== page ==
The scarab was one of the most popular ancient Egyptian amulets. They were used as pieces of jewellery, commemorative items and seals, and magical amulets offering protection and good fortune. However, from the Middle Kingdom a specific type of scarab known as the Heart Scarab took on a very specific religious meaning and went on to become the most important amulet in the mummification and burial process.
The heart was seen as the home of the spirit, and the bodily element of the ancient Egyptian soul. In the Hall of Judgement, it was the heart which was weighed against the feather of Ma’at. If a person failed this test they would be devoured by Ammit, if they passed they would go on to enjoy a blissful afterlife. Unsurprisingly, the Egyptians were keen to protect their heart. The Heart Scarab was intended to protect the heart and act as a stand in for the heart of the deceased if it should be damaged.
However, the pragmatic ancient Egyptians also wanted to be sure that when they stood before Osiris and made the “Negative Confession”, their heart would not speak against them. The amulet was inscribed with Spells from the Book of the Dead, in particular Spell 30 which states:
O my heart which I had from my mother, O my heart which I had upon earth, do not rise up against me as a witness in the presence of the Lord of Things; do not speak against me concerning what I have done, do not bring up against me anything I have done in the presence of the Great God, Lord of the West (Osiris).
The earliest known scarab to have Spell 30 from the Book of the Dead is that of the thirteenth dynasty official Sobekhotep, and the earliest similar royal scarab is a beautiful gold and green jasper example made for the pharaoh Sobekemsaf II.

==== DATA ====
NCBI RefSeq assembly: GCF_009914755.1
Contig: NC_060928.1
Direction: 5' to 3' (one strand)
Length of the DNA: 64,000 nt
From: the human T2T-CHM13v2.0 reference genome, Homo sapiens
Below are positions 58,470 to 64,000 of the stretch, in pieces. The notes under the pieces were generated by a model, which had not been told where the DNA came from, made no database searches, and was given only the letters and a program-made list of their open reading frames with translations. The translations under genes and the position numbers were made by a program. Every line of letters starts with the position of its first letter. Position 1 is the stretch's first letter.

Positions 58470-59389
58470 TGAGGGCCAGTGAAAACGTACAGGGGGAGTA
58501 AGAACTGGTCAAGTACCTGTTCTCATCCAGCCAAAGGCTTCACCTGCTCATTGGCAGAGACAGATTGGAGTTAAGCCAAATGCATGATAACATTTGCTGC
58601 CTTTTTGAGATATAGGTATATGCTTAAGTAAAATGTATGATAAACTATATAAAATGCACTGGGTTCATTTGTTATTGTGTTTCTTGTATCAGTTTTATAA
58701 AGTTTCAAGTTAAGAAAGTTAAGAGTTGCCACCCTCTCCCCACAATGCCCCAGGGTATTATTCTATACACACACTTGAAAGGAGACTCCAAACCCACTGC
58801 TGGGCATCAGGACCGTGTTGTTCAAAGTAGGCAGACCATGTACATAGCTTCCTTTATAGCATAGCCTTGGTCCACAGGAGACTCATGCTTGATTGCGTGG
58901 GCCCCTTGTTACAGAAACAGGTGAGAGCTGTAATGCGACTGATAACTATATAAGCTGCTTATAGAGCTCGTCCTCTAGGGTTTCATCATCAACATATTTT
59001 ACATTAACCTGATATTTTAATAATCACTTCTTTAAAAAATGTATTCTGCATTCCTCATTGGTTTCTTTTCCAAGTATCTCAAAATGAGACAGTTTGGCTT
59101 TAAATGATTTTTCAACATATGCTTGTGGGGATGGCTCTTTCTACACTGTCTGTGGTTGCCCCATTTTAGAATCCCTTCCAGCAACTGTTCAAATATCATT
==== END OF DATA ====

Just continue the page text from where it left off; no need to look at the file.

The amulet was usually carved in the shape of the scarab, representing the god Khepri who symbolised resurrection and rebirth. The heart scarab was also associated with mummification because the pupae of a scarab beetle resembles a mummy. The Egyptians also saw that the beetle would dig a shaft into the earth to bury their eggs, and the baby scarabs would later emerge from the earth. They associated this with the shaft leading into the burial chamber from which the reborn spirit would emerge.
The scarab was ideally formed from green or black stones, although examples in other colours have also been recovered. The silver scarab found in the Middle Kingdom tomb of Wah is of particular interest. Sometimes the scarab was set in gold, such as the green jasper and gold scarab of Hatnofer (father of Senenmut, New Kingdom) and the scarab of the pharaoh Sobekemsaf II. Occasionally, the amulet took the form of a human headed scarab, or a scarab with the head of another animal. Sometimes heart shaped amulets fulfilling the same function were inscribed with spell 30. From the late New Kingdom onwards, the scarab often had outstretched wings symbolising the protection it offered.
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copyright J Hill 2017